One recent Dahesh show, for instance, offered a sampling of the many genres that would have glutted the Salon in its heyday, such as history painting, ethnic studies, and rural landscapes -- fascinating to see today, in an age that congratulates itself for artistic pluralism. Other shows have focused on the technical prowess, including smoothly finished brushwork and a flair for anecdotalizing history, that was demanded of well-trained artists in the mid nineteenth century, before the Romantic revolution persuaded the world that the artist's primary goal should be self-expression.
Dahesh shows frequently offer unexpected insights into social history. Beginning in 1997 the museum displayed work by Rosa Bonheur, whose naturalistic renditions of horses, sheep, oxen, and other creatures made her one of the most admired animal painters of her day -- and the first woman to be awarded France's Légion d'honneur. A show of work by graduates of Paris's Académie Julian, one of the first European academies to train women and to let them paint from nude male models, opened in mid-January. (Surprisingly, the Modernist sculptor Louise Bourgeois, who recently became a benefactor of the Dahesh, is a Julian alumna.)
Some of the Dahesh's most intriguing shows, to my mind, have been devoted to Orientalist scene painting. For some years -- especially since the 1978 publication of Edward Said's pioneering critical work Orientalism -- this genre, a by-product of Europe's nineteenth-century colonization of the Middle East, has mostly been kept under wraps, because its genesis seems politically dubious. Yet in 1998, with a display of Orientalist works on paper, the Dahesh demonstrated how and why the rise of nineteenth-century print and photographic technology helped to popularize the notion that the Middle East was a land of mysterious muezzins, voluptuous odalisques, and haggling Bedouins. This fall, with a show on Occidentalism, the museum will focus on the way in which the nineteenth- and early-twentieth-century Middle East, in turn, evinced its impressions and fantasies of Europe.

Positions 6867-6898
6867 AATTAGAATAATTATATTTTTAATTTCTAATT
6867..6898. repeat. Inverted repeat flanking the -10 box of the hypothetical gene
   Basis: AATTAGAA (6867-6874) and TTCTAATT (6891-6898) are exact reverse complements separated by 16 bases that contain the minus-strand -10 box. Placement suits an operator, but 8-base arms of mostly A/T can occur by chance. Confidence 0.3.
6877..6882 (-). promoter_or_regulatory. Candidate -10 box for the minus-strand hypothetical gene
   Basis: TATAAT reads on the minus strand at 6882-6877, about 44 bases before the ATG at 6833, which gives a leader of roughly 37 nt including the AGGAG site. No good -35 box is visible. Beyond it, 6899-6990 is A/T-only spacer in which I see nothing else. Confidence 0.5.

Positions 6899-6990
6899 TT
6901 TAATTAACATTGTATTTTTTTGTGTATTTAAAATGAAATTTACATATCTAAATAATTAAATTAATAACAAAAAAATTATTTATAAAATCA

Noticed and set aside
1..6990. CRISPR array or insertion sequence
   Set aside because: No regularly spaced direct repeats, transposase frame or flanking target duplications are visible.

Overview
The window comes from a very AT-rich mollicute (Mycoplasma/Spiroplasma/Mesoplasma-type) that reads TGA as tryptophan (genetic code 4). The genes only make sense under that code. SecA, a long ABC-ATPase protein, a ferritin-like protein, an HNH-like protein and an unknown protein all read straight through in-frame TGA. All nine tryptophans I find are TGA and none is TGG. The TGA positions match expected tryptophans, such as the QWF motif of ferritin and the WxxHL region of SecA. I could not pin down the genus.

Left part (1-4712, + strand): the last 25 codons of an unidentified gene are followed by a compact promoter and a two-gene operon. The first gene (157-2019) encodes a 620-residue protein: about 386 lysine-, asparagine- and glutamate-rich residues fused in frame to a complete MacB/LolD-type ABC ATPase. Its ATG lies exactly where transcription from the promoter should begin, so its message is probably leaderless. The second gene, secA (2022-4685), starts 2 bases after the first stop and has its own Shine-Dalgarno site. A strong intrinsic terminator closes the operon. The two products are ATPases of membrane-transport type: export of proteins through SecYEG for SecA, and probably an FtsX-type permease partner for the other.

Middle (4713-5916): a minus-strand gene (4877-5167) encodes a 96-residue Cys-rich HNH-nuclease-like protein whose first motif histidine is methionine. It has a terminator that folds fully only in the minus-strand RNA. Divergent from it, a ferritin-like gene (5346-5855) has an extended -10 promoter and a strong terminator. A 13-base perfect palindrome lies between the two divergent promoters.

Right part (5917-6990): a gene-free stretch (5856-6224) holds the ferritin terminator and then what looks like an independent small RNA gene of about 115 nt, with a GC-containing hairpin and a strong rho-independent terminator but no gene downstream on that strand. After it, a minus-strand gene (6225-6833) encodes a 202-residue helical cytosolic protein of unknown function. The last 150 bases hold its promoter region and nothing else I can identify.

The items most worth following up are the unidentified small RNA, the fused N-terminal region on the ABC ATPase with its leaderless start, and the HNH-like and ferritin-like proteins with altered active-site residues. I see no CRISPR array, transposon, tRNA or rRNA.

LIGHTNESS of touch, combined with the museum's way of looking straight at the unvarnished, unlikely past, should have won the Dahesh recognition as a true gem of New York. And, indeed, the museum has enjoyed some welcome publicity of late: for the past couple of years it has been bidding against Donald Trump to take over the old Huntington Hartford Gallery of Modern Art, the odd-looking marble turret at the southernmost tip of the city's soon-to-be-revamped Columbus Circle. Yet since the Dahesh opened its doors, it has been beset by controversy.
Some of this, of course, can be explained by the withering scorn with which many critics and artists still regard academic art. But it is also the fault of the Palestinian-born mystic Saleem Moussa Achi, who amassed the Dahesh's original collection. In the 1930s, about a decade before Lebanon became fully independent of French control, Moussa Achi settled in Beirut, where he was known as "le docteur Dahesh" -- a Franco-Arabic amalgam that translates as "Dr. Wonder." Dahesh's life (he died in 1984) came to the attention of New York art circles in 1995, when the museum mounted its first show, "When Art Was Popular." In addition to presenting works by long-forgotten painters such as Henry Pierre Picou and Henry-Louis Dupray -- works that one critic excoriated as "fifth-rate examples of the second-rate" -- the show introduced the museum's mysterious namesake.
Initially the museum styled Dahesh, somewhat disingenuously, as an "influential Lebanese writer." But less than two years after the museum opened, the magazine ARTnews published an investigative report revealing, among other things, that in 1942 in Beirut, Dahesh had founded a spiritual movement, Daheshism (some of its present-day adherents consider Dahesh the second coming of Christ), and that his doctorate had been awarded in 1930 by a French psychic-research institute. More damaging was the suggestion raised in the article that the museum, even though staffed by seasoned art professionals (and not Daheshists) might be a front for a cult. The Zahids, the wealthy Saudi Arabian family that had established the museum in Dahesh's memory, had also funded a publishing company dedicated to translating and disseminating his work and Dahesh Heritage, a bookstore and information site near Columbus Circle.
writes for Art in America, Art & Auction, and other publications.
The Atlantic Monthly; April 2000; The Baddest of Bad Art - 00.04 (Part Two); Volume 285, No. 4; page 115-119.